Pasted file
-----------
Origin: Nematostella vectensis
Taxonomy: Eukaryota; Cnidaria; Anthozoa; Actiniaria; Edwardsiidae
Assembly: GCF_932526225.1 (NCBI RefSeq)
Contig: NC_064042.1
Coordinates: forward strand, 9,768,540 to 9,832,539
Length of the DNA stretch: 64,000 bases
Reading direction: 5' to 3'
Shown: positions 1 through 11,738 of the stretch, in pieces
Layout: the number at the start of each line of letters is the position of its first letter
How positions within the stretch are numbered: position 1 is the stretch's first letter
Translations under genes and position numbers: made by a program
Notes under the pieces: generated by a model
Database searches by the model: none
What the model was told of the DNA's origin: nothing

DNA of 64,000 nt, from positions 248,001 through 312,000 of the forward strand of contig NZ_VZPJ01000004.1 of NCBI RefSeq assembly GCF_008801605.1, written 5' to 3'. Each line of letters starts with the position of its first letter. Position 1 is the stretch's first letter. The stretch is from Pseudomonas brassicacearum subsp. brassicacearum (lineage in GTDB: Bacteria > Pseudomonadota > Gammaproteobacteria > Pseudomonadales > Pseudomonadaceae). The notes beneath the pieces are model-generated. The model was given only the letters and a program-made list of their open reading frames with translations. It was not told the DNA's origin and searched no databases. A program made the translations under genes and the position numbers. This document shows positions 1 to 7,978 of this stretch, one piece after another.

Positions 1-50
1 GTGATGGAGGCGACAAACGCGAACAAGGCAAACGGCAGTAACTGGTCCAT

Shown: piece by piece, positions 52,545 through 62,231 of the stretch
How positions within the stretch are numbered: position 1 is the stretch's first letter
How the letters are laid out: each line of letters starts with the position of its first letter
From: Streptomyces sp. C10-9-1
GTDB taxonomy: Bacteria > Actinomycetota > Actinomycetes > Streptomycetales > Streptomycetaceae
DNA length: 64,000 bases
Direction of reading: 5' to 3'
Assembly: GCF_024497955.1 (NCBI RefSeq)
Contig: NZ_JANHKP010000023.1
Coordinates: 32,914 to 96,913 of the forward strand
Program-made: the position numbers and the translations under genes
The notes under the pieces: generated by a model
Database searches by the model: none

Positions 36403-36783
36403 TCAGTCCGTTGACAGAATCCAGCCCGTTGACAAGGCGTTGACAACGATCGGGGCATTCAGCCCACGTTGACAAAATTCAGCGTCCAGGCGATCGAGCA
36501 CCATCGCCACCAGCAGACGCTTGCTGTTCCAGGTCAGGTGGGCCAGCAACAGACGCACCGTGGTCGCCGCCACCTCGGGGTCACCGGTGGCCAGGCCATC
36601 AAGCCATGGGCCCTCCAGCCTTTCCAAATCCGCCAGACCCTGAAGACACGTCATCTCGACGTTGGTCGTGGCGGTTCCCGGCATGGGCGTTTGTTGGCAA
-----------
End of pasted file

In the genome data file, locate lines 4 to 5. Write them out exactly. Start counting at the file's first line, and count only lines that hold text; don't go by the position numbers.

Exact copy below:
Contig: NC_064042.1
Coordinates: forward strand, 9,768,540 to 9,832,539